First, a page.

SYDNEY, Australia - Australian No.1 Ashleigh Barty wrapped up the third home win of the day at the Sydney International late on Tuesday, making her way into the quarterfinals with a 7-6(4), 6-1 win over compatriot Ellen Perez.
The first set found the No.341-ranked wildcard, a University of Georgia graduate who turned pro last year, putting up a plucky fight, coming from a break down to force a tiebreak against the World No.19.
Perez had shown flashes of potential with qualifying wins in 2017 in both Sydney (over Kateryna Kozlova) and the Australian Open (over Tadeja Majeric), and she was able to force play with her forehand on multiple occasions against an unusually passive Barty.
However, once Barty had found the range with her slice and passing shots, she stepped up a level to take the tiebreak and run away with the second set.
"For me, the polish isn't quite there," said the 21-year-old afterwards. "But I think the beauty is I get the chance to play another match tomorrow to try and fix things that we're after. We're not far off. I think it might just click in the middle of a match and I go: 'Oh, you know what? I feel great.'"
Barty's victory completed a positive day for Australian players that had begun with Samantha Stosur snapping an eight-match losing streak on home soil to defeat lucky loser Carina Witthoeft 4-6, 7-5, 6-3, a replacement for injured No.7 seed Julia Goerges, in a first-round match.
The 33-year-old had reached her second ever final here in 2005, losing to Alicia Molik - but her Sydney record since then was a modest 5-9 before today.
"Don't even know when the last time [I won here] was," joked Stosur about her history. "Whenever that was, it's nice to do it again and repeat it this time around."
The World No.42 will face another Australian in the second round - Daria Gavrilova, who battled past another wildcard compatriot in Olivia Rogowska 6-4, 1-6, 7-5. In a match that had to be delayed when a storm hit as Gavrilova was poised to serve for it at 5-4 in the final set, the World No.25 committed nine double faults and was broken three times.
On the prospects of playing a fellow Australian in front of a home crowd, the veteran Stosur was equanimous.
"Yeah, that's happened numerous times throughout my career," she shrugged. "I have actually practiced with Liv twice this week already. Dasha warmed me up this morning. We all know each other very well... there are not really going to be any secrets out there."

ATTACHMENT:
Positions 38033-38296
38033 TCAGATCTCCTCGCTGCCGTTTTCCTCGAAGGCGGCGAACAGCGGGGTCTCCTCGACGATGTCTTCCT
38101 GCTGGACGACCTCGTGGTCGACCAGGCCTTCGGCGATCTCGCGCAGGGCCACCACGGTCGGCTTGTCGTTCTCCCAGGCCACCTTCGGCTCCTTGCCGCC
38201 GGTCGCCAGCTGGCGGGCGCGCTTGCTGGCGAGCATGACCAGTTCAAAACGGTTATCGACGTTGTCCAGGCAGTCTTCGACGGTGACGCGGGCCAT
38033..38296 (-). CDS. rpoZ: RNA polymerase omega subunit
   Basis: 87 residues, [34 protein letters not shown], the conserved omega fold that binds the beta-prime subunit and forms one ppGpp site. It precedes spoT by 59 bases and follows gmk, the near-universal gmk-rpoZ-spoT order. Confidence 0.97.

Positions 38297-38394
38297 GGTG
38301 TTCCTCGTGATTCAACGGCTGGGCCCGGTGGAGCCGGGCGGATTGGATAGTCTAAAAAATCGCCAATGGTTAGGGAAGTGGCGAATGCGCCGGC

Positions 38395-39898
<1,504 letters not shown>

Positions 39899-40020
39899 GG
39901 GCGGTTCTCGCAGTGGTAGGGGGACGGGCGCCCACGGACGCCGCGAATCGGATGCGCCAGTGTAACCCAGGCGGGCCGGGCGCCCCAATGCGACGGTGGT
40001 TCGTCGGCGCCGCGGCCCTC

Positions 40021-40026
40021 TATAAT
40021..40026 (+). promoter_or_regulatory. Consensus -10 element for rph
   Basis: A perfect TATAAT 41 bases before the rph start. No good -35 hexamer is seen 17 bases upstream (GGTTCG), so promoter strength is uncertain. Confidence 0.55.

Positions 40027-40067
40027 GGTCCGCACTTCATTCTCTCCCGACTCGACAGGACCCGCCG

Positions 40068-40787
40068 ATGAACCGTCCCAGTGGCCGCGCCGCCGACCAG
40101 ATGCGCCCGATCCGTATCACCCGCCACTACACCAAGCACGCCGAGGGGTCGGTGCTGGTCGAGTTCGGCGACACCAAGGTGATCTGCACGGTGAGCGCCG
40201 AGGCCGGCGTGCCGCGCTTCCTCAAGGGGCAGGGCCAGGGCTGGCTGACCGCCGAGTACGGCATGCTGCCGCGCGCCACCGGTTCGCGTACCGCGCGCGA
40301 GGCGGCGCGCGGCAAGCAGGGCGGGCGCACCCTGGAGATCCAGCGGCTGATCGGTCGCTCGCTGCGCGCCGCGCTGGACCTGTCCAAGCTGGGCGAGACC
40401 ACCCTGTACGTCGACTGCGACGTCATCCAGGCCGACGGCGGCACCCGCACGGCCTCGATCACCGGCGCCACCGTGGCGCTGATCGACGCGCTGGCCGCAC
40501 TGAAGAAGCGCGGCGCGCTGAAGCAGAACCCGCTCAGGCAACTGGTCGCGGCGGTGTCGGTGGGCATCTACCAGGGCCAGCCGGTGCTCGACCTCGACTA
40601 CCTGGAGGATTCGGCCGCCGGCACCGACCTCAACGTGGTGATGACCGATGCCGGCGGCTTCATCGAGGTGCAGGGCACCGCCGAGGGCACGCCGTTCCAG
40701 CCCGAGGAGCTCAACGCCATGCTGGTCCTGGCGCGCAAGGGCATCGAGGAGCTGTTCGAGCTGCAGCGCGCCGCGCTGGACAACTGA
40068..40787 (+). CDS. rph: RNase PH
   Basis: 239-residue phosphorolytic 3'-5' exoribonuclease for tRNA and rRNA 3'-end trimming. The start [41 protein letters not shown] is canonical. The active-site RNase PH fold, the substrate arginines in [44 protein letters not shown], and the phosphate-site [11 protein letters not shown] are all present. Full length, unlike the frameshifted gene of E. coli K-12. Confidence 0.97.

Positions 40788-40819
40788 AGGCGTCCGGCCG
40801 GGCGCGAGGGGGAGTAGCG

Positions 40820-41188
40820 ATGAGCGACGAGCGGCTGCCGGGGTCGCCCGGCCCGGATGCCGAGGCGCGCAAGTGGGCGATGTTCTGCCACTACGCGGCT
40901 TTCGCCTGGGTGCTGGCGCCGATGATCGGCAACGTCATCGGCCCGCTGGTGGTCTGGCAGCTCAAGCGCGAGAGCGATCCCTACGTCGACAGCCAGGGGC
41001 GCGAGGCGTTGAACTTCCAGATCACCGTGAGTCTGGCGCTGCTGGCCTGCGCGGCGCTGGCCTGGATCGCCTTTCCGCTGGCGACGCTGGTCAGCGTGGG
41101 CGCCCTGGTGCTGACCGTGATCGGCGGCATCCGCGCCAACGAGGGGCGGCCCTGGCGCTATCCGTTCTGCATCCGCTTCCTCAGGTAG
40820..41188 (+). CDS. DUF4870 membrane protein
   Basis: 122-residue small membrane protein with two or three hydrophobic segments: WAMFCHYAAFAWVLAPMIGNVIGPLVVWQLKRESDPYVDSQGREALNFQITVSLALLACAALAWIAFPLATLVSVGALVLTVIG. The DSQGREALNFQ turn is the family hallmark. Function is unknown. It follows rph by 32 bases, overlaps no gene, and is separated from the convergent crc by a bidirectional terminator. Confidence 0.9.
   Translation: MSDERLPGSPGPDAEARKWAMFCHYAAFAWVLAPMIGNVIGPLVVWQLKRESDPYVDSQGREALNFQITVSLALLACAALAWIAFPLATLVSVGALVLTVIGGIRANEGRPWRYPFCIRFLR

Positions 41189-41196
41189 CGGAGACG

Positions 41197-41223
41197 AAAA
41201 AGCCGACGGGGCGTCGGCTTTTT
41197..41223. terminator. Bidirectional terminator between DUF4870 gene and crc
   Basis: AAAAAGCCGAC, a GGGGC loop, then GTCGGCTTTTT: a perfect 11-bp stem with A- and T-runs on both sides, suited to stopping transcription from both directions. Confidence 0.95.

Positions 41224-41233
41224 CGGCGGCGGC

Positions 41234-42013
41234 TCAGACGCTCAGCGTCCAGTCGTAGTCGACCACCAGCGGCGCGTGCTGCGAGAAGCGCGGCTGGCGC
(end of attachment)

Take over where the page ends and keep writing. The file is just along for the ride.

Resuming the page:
For Barty, the number of Australians in action illustrated a new depth in the home ranks.
"It was just Sam and sort of Casey [Dellacqua] for so many years," she reflected. "Now it's nice to see these young girls, girls a couple years younger than me who I've known for a long time, coming through and getting an opportunity."
These breakthroughs mean additional challenges for her, though, as the top-ranked Australian.
"It's very tough playing other Aussies, especially in Australia - I think rankings go out the window when you play countrywomen," Barty said.
Gavrilova was in agreement about finding it tough to play a compatriot - unsurprisingly, given her scoreline - and the depth in Australian tennis, also shouting out 18-year-old Jaimee Fourlis, who scored her first WTA win in the Hobart International this week.
The 23-year-old said she relished the opportunity to play at home, though.
"I love it!" she exclaimed. "Like, of course there is added pressure, but I just... think of the crowd and I get a lot of young girls and boys supporting me."
Ultimately for Stosur ahead of her second-round clash with Gavrilova, the key to playing teammates, friends and compatriots is sportsmanship.
"We'll give it our best and shake hands at the end and that will be it," said the 2011 US Open champion sagely.
In rare non-Australian news from Sydney, 2013 runner-up Dominika Cibulkova notched up a second straight-sets victory this year with a 6-4, 6-4 second-round defeat of Elena Vesnina. The Slovak was joined in the quarterfinals by Barbora Strycova, who ousted Ekaterina Makarova 6-4, 6-1 and will now face Barty for a place in the final four.